Big Storm Brewing

Climate-Related Disaster Costs in the U.S. Are Enormous and Growing Rapidly

Natural disaster losses in the U.S. currently cost $120 billion annually. For 2024, NOAA is forecasting above-normal activity for hurricanes and storms. Climate-related losses are growing at the alarming rate of six percent per year (National Institute of Building Sciences, 2023). This growth rate is well ahead of the inflation rate, population growth, or GDP growth and its impact on the U.S. economy is unsustainable. The socio-economic impacts of this ballooning societal cost are highly regressive and call for an urgent response.

Are We Staring Down the Barrel of Another Housing Led Financial Crisis?

There are uncomfortable parallels between the current trajectory of climate-related losses and the Great Financial Recession precipitated by the 2007-2008 housing market correction. Back then, ultra-loose lending standards and the re-packaging of risk from originators to unsuspecting holders of ‘highly rated’ mortgage-backed securities allowed a bubble to grow unsustainably until the adjustable-rate mortgage loans with low “teaser rates” reset. This set into motion the asset-markdown spiral across financial institutions. Lending stopped and deteriorating asset values amplified real losses through derivatives such as credit-default swaps. Risk contagion, counterparty default risk and risk of bank runs morphed into a full-blown systemic crisis. The resulting balance-sheet recession was pernicious and required global government interventions on an unprecedented scale.

In loan portfolios underlying mortgage securities the illusion of safety from a number of obligors and geographic diversity was upended by the unexpected correlation of defaults. The 2007-2008 housing crisis demonstrated that a step-change in expectations can induce panic and precipitate a loss of confidence.

Similar to the 2007 phenomenon, we believe that there is a wide and growing deficit between nominal property values and (climate-) risk-adjusted prices. This build-up of risk to the downside may have a hair-trigger release in way of a significant markdown of collateral in the aftermath of an adverse climate event. Climate risk may manifest itself differently across regions, e.g., wildfire, drought, floods, etc., – but the aggregate bottom-line impact will be the same, i.e., a haircut to valuations. Unfortunately, climate risks, both physical and transitional, are under-appreciated by property-owners and they may be under/un-insured due to the retrenchment of alarmed (re)insurers.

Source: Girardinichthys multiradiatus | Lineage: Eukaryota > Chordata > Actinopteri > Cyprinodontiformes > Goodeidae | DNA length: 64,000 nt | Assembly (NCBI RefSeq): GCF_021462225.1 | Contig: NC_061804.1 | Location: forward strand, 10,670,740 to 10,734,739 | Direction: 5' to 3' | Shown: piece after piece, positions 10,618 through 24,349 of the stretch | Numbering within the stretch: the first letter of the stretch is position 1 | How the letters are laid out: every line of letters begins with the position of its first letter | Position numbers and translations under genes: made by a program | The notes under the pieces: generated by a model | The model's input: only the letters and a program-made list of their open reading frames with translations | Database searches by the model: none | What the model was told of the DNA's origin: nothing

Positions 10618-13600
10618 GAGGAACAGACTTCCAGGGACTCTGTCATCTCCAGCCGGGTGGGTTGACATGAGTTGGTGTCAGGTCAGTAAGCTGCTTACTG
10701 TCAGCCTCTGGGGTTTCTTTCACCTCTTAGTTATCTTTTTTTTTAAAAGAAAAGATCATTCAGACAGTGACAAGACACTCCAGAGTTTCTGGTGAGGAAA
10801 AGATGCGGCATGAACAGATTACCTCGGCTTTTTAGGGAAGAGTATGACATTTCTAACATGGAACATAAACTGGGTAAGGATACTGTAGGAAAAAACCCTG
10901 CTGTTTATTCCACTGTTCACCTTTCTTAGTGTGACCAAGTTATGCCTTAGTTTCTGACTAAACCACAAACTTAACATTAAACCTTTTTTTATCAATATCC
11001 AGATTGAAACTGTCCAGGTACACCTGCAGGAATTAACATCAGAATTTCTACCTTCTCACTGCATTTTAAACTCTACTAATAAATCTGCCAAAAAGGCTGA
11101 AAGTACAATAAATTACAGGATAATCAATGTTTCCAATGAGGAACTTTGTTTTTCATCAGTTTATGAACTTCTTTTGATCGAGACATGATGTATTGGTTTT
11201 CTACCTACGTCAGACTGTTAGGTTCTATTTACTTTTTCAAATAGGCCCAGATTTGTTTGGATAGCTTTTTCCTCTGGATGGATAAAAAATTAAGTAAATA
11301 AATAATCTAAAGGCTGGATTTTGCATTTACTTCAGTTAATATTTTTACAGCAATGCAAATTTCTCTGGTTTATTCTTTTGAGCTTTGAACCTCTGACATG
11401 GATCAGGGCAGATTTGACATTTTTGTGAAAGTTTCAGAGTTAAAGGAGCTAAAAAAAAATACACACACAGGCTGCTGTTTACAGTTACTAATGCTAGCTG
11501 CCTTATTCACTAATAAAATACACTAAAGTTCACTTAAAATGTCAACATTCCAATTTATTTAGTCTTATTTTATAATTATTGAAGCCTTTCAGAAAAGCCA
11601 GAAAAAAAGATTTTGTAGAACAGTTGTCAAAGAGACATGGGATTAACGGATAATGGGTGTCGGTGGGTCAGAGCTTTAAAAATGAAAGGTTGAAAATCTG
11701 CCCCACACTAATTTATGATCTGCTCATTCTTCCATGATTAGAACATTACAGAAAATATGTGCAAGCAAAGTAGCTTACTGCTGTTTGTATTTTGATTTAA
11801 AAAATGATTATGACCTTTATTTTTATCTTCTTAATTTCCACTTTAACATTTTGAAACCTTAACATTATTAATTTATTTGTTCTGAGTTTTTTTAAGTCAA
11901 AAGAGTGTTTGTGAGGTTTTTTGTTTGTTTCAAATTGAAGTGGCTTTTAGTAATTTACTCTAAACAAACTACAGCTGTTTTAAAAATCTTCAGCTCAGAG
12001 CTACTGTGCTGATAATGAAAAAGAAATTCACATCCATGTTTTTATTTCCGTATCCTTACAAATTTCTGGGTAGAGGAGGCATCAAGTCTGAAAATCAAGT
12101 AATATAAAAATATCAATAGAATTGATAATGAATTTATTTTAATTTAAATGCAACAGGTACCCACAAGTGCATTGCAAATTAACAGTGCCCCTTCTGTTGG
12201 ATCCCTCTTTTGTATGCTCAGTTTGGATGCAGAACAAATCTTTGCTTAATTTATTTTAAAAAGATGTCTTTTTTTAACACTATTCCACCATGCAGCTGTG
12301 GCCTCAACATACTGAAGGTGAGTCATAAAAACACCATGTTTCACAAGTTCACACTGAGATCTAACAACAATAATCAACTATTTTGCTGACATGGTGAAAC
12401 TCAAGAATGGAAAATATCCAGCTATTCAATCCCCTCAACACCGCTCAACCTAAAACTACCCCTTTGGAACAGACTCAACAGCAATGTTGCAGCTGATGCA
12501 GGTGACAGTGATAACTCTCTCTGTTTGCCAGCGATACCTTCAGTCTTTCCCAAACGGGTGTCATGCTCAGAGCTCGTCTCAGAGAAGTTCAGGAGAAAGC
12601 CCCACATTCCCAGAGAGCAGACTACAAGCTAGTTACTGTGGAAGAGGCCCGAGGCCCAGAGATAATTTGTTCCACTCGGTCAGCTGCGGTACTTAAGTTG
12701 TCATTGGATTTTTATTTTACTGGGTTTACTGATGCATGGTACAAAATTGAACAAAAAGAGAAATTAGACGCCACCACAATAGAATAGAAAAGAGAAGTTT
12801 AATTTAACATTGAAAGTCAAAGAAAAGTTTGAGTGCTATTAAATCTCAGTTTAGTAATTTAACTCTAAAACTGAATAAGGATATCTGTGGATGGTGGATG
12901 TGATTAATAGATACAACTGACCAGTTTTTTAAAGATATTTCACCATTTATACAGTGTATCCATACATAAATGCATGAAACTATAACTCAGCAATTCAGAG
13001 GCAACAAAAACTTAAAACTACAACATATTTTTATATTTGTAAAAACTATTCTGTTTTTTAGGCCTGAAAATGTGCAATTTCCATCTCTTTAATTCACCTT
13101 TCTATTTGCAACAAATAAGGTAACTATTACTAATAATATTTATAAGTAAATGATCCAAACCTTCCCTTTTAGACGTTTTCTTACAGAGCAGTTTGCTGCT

Even though the proximate cause of the potential crisis we face due to the impact of adverse climate-related events is dissimilar to the 2007-2008 mortgage crisis, the magnitude may seriously impair or cripple the balance sheets of financial institutions leading to the same outcome. The risk is not just from intensification of pre-existing threats (e.g., hurricanes) but emergence of new risk factors from evolving climate patterns (e.g., shift of Tornado Alley, Heat Dome in the Pacific-Northwest, the stalled Hurricane Harvey over Houston).

Unlike 2007-2008, the potential societal costs of a climate-impact will be much broader than a nominal price adjustment in the housing market. Black and Latino households’ net worth is heavily concentrated in home equity, 63% and 66% (at the median) respectively, and could be disproportionately impacted (PEW Research, 2023) in an adverse climate event. Climate events besides destroying housing stock can also disrupt most sectors of the economy which has a multiplier effect, making a bad situation much worse.

A Call to Action: Building a More Resilient Future for Housing

The challenges are enormous and demand our attention now. The government has made a laudable commitment of $369 billion to clean energy incentives and climate change investments under the aegis of the Inflation Reduction Act, of which $270 billion is for tax incentives and grants that primarily support “Mitigation” with primary focus on initiatives that reduce emission of greenhouse gases to minimize the impact of climate change. “Adaptation”, on the other hand, means anticipating the adverse effects of climate change and taking appropriate action to prevent or minimize the damage they can cause.

Globally, “Mitigation” initiatives account for approximately 91% versus 5% for “Adaptation” actions, of the overall climate change finance flows (Global Landscape for Climate Finance, 2023). Studies estimate that every dollar invested in Climate Resilience can yield up to $15 in financial benefits (USAID, BCG, Global Resilience Partnership, 2023), arguing for investment in our communities now and save on spending on re-build/clean-up in the aftermath. Adequate investments in climate resilience not only push out the tipping point but also invigorate the economy, promote equity, and contribute to the common good. Let us all do our part and make it happen!

In future blog posts, we will address the many challenges, explore solutions, and analyze the successful public-private partnerships in U.S. cities that are leading the way in preparing for a resilient future.